My father was a larger-than-life character, who probably influenced and inspired me more than anyone else in my life, for good and bad. I have tried to represent some of his most colourful and quirky characteristics in this piece, which was built around the poem. For instance, the vintage Dormobile dangler represents his desire, put into action during six or seven summers of camping in Europe, to give his children their ‘Grand Tour’ on a shoestring.
The clown represents his alter ego. He was a university professor of Psychology, but he told me that his true calling was to be a stand-up comedian. He certainly was a very funny man.
The ballerina, laughably far from my father in physique, as he was a sedentary, overweight man, represents a rather unexpected interest he developed in the last ten years of his life in ballet and fashion shows on TV.
The house is the Victorian, five-bedroomed, four-storey house in Bradford he bought for £1000 when he had five children aged from eight to nought. He transformed and decorated it almost single-handed (commandeering our help when necessary) from top to bottom.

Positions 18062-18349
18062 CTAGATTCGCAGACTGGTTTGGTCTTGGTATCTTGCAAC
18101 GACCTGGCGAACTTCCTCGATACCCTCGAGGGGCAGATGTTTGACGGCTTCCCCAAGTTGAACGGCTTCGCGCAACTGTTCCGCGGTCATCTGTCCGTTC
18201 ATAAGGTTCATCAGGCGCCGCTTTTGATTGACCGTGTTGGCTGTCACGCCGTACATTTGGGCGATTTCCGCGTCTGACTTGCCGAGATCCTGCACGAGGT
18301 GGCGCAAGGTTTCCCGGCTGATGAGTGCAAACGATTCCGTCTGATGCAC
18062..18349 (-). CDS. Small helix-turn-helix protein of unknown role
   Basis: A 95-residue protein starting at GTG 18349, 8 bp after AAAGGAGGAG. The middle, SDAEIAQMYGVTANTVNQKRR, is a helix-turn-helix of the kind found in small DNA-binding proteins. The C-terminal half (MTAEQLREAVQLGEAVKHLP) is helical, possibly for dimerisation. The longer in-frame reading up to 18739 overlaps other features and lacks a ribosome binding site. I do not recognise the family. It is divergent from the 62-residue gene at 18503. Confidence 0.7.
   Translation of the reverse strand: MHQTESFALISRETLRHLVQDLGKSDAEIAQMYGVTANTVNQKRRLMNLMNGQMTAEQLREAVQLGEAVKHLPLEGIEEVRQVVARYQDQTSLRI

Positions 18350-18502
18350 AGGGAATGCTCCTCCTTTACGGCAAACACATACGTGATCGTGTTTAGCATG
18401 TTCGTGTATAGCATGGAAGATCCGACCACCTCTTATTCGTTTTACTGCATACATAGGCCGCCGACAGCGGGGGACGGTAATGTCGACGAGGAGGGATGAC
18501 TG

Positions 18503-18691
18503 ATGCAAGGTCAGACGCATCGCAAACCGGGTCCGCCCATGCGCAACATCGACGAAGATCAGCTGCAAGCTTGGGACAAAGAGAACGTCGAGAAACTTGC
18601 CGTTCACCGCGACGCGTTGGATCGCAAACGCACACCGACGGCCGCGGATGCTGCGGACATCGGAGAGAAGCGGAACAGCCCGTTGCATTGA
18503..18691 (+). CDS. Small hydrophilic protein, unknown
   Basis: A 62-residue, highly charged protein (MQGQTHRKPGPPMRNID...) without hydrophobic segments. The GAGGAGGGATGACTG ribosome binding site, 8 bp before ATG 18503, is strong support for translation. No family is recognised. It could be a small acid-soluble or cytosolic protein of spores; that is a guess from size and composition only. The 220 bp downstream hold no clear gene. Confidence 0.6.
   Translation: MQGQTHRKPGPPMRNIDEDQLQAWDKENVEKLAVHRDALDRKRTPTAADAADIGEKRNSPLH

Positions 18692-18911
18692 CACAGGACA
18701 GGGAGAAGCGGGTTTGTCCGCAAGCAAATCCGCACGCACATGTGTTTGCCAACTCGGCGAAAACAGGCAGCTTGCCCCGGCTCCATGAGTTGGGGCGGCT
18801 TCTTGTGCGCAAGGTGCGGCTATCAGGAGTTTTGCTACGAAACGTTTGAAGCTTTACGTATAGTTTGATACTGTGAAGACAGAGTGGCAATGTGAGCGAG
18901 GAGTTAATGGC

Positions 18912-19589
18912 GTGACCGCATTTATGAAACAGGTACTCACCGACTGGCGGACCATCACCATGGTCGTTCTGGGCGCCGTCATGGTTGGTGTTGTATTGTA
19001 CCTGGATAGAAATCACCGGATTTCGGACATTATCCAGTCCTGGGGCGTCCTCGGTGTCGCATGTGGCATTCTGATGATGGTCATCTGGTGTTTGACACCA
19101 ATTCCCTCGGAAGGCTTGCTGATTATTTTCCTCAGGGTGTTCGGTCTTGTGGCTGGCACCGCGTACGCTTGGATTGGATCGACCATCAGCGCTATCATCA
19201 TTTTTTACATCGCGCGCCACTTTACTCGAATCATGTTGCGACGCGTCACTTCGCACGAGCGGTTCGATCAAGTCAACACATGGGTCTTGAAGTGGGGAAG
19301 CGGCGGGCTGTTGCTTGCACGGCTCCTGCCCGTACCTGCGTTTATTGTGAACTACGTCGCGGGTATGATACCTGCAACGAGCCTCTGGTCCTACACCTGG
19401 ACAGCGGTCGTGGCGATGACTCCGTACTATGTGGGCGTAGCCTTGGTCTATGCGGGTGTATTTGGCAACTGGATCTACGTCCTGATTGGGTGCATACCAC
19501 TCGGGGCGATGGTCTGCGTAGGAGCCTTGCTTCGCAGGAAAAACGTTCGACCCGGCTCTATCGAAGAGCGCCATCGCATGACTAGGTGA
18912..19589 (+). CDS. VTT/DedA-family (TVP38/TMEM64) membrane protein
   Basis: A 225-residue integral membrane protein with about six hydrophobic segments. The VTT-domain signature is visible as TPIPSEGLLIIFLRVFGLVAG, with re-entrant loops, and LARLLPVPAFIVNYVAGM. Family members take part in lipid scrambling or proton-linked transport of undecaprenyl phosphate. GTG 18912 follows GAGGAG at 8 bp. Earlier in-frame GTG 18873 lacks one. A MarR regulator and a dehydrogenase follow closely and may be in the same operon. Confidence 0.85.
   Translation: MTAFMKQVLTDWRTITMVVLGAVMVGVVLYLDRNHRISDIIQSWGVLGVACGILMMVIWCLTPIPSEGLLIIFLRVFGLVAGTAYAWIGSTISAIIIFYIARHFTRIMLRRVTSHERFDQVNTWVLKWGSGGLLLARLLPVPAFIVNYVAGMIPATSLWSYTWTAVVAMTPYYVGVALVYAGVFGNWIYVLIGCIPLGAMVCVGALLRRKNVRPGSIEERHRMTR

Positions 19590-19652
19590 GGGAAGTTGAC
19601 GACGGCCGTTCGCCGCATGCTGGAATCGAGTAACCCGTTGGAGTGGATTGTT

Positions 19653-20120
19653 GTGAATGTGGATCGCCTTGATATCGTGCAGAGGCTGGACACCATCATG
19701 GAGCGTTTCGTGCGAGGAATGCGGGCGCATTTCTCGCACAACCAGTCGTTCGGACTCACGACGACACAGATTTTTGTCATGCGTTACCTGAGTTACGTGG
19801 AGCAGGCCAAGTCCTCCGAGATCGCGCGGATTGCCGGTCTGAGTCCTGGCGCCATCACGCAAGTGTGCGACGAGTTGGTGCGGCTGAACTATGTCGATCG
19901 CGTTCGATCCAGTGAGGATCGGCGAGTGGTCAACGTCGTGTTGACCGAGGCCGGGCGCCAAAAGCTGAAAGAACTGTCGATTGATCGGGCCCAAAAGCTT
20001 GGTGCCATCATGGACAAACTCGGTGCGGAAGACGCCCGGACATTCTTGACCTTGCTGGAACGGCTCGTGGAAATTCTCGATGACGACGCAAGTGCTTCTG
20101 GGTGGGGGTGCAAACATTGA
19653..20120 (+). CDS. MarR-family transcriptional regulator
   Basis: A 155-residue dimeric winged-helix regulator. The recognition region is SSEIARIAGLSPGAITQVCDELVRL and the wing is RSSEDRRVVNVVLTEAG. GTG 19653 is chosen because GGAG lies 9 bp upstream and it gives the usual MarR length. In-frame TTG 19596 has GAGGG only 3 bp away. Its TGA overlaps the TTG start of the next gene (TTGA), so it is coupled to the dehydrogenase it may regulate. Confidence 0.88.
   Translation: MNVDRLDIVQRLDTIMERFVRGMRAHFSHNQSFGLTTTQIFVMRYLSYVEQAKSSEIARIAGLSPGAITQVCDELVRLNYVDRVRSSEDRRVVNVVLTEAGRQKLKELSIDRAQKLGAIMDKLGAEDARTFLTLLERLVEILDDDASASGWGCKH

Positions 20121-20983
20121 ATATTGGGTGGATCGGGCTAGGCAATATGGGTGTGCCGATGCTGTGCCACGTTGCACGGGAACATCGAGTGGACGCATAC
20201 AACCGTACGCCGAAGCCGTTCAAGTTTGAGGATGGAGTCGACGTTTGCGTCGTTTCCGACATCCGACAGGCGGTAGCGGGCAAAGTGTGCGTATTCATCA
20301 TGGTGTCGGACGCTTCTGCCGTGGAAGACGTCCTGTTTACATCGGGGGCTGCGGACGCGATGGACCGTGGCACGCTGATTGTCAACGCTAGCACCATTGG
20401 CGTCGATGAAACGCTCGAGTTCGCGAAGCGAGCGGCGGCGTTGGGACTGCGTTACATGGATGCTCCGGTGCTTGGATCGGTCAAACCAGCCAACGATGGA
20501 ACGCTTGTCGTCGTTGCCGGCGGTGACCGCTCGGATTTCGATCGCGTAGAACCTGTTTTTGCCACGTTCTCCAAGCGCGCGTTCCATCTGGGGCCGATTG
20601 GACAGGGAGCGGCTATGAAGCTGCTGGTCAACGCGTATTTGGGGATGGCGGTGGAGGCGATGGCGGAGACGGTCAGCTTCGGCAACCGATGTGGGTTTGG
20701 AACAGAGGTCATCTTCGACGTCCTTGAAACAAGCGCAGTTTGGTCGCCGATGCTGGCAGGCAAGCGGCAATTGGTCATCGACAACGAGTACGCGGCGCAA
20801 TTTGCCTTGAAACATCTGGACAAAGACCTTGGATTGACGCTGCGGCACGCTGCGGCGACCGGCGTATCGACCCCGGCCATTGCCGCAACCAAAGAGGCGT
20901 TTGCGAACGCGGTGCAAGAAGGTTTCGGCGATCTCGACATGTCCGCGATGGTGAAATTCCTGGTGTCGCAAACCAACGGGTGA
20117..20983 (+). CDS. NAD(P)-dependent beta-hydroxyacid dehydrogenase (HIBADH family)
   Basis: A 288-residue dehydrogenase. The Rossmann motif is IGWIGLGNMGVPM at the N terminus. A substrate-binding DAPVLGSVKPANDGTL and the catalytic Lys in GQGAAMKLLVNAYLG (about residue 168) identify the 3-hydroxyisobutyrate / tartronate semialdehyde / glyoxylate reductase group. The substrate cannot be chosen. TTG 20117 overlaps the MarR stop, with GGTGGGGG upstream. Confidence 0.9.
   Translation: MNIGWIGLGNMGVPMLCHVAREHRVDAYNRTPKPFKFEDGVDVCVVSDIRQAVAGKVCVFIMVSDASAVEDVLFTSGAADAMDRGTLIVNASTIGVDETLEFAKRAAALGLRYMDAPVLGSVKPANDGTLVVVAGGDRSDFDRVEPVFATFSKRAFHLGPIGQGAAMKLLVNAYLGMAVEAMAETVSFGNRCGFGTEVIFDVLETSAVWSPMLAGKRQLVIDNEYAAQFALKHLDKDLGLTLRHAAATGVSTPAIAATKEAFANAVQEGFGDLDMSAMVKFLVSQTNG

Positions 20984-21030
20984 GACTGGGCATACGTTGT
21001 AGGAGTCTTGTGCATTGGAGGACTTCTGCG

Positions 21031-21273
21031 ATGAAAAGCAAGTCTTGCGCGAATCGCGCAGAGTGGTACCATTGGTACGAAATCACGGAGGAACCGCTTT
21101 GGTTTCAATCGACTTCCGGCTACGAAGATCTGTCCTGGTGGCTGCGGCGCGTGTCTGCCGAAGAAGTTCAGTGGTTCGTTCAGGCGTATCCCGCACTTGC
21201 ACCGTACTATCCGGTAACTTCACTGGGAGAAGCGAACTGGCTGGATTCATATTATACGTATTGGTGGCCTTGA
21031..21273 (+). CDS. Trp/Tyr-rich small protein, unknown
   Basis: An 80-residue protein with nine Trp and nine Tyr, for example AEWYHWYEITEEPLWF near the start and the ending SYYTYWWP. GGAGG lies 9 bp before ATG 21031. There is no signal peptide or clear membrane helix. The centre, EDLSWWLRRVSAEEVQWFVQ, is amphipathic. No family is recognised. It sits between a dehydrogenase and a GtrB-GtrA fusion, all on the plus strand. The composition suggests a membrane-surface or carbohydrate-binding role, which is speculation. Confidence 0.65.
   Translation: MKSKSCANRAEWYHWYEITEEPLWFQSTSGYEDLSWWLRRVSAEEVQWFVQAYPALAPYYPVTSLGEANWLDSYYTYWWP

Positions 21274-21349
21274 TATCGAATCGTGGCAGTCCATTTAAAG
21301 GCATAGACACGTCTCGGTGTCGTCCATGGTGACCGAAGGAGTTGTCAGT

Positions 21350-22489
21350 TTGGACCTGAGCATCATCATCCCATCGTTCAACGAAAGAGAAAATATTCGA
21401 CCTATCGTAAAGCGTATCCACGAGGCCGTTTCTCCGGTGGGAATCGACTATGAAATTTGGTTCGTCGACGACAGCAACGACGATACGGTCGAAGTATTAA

He believed that anybody could do anything and often set out to prove it. (He claimed, for instance, to speak eight languages.)
The book of Impressionists represents my first encounter with painting, in his study where I spent much of my time until I was four, ‘reading’ by the fire while he did his important work. I think he subscribed to an art magazine – I certainly saw Matisse’s works there; though the Impressionists were his favourites and he taught himself to paint later in life by copying Van Gogh.
All the small decorative items represent his travels, political and other interests, and the many souvenirs he brought home.